Oskar Blues going back home to launch new distillery
on 25/02/12 at 10:35 amBooze News
The stills have been ordered and the federal licensing agreements are in process for Lyons Soul Distilling LLC, the latest venture for Oskar Blues Brewery. Plans are for the distillery to be up and running by this summer, according to spokesman Chad Melis.
“We’re going to can some spirits,” he said Friday at the company’s Longmont brewery.
The barn, next to Oskar Blues Grill & Brew, is where owner Dale Katechis first started canning Dale’s Pale Ale, the brewery’s flagship beer, two cans at a time by hand, 10 years ago.
“Growing up, we had this place we called the swimming hole in Stevenson, Ala.,” Katechis said. “And this little path led off to this little still.”
His grandfather’s still, to be exact. He’s not sure if that’s why he ended up in the brewing business, Katechis said, but some of the talent apparently passed through the generations: “I’ve had some success distilling some agave nectar in the past.”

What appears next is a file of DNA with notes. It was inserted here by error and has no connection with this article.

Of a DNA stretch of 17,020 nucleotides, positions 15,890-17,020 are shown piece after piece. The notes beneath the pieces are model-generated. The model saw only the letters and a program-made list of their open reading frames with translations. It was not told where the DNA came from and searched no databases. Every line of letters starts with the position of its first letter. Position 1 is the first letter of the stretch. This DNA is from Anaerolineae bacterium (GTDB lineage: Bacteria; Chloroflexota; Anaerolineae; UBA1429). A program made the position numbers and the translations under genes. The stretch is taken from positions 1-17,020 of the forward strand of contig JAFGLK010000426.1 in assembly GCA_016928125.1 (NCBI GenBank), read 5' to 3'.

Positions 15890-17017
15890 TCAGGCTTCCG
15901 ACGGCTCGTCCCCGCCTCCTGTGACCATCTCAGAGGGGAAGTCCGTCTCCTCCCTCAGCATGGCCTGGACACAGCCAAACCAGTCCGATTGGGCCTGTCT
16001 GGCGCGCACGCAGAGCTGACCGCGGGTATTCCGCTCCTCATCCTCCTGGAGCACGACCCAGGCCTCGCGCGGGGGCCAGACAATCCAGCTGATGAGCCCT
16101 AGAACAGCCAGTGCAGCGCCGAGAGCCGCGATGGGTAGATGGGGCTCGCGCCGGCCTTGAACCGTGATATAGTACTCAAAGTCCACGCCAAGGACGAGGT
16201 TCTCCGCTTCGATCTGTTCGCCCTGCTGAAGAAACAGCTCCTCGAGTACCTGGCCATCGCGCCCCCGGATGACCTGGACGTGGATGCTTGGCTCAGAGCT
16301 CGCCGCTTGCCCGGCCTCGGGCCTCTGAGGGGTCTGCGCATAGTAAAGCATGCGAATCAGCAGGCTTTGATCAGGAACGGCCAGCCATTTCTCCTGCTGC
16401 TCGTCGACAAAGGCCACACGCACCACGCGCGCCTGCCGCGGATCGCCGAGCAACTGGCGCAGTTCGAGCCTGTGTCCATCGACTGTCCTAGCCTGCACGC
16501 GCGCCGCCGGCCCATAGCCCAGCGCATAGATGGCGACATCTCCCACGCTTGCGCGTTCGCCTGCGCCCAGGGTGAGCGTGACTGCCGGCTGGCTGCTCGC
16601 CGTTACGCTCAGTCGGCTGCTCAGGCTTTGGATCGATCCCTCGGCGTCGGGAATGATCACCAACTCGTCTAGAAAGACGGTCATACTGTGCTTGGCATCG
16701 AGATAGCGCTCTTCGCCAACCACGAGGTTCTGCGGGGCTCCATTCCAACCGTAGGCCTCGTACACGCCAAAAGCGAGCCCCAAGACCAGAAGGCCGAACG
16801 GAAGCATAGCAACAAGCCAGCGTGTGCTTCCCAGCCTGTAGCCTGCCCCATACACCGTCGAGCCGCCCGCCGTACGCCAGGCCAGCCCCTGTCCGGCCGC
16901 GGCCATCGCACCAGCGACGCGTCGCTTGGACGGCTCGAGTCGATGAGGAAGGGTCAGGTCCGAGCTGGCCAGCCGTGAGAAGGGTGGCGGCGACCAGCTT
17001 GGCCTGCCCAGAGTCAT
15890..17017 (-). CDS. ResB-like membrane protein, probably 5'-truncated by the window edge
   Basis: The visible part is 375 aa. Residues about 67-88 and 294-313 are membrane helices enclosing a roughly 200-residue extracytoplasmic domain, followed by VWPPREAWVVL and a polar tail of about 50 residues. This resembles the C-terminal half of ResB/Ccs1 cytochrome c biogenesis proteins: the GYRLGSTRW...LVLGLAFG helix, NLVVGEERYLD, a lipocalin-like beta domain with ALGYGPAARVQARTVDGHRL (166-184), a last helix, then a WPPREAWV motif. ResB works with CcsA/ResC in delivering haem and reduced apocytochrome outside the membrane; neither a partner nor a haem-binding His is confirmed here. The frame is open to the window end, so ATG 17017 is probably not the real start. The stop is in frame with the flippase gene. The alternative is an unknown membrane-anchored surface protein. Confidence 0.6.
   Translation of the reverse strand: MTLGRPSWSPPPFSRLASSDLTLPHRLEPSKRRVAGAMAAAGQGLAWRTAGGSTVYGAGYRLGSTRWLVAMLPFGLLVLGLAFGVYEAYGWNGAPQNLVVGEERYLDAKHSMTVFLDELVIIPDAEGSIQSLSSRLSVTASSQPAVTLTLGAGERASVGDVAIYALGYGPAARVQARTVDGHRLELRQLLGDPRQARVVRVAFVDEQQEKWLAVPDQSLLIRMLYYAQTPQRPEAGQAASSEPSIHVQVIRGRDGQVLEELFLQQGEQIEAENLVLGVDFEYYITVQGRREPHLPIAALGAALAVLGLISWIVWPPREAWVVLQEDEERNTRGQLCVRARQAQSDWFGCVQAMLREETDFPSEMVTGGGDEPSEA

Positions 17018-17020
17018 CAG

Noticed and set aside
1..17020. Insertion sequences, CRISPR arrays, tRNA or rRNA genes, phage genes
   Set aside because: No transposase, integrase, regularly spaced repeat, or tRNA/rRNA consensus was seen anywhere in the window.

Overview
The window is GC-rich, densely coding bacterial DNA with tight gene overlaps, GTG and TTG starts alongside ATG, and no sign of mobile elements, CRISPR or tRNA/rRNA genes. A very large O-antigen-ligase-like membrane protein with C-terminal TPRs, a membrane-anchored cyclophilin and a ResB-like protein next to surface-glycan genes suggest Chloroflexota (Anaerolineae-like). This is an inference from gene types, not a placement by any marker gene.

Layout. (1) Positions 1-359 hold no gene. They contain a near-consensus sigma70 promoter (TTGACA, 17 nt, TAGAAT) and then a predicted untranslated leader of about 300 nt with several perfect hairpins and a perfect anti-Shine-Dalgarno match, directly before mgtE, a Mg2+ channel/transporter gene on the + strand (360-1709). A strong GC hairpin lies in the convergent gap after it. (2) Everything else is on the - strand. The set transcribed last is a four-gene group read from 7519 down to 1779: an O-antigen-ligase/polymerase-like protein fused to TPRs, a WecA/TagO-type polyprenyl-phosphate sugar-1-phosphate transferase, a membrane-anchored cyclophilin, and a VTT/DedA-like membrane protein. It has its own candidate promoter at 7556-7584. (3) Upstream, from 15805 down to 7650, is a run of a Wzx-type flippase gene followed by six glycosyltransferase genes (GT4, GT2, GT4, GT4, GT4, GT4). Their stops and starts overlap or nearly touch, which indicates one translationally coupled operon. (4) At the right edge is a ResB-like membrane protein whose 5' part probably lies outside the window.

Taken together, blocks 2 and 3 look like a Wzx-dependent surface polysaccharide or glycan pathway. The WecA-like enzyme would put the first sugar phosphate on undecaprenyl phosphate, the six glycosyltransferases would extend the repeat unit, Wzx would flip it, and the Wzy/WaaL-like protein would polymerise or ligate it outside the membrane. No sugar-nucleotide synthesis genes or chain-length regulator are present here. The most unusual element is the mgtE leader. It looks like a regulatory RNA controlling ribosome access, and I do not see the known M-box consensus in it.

He said he’s ordered a couple of different brands of stills and will experiment with making different things with them. “Play around with it — kind of like the way we do with special-batch beers,” he said.
The first two products planned for Lyons Soul Distilling will be an Organic Agave Nectar using locally produced Madhava honey, and a whiskey made from brewery mash that will be aged for two years in French white oak barrels.
“In the meantime, we’ll experiment with making those other spirits that don’t require an aging process,” Katechis said.
Though craft brew in a can is at the heart of the company — Oskar Blues was the first to do it and the method has been copied by scores of craft breweries since — spirits are not a completely foreign subject. In 2008 Oskar Blues signed a contract to provide the wash, or mash — the liquid left over after malted barley is boiled in water — for Stranahan’s Colorado Whiskey. Stranahan’s has since started making its own mash, but over the years Oskar Blues has also aged some of its specialty beers in Stranahan’s barrels.
“That kind of rekindled our desire to start doing some distilling,” Katechis said. “And the fact that we’ve got a brewery up in Lyons making the mash — it just kind of made sense.”